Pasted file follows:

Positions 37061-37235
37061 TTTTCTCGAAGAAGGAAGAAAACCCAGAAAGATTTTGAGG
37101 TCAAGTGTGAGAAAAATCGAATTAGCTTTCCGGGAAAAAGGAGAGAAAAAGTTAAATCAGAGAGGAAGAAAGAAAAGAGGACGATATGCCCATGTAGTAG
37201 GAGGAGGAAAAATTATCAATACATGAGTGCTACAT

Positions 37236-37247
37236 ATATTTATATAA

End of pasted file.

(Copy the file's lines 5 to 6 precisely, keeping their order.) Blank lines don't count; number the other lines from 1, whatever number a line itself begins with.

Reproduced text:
Positions 37236-37247
37236 ATATTTATATAA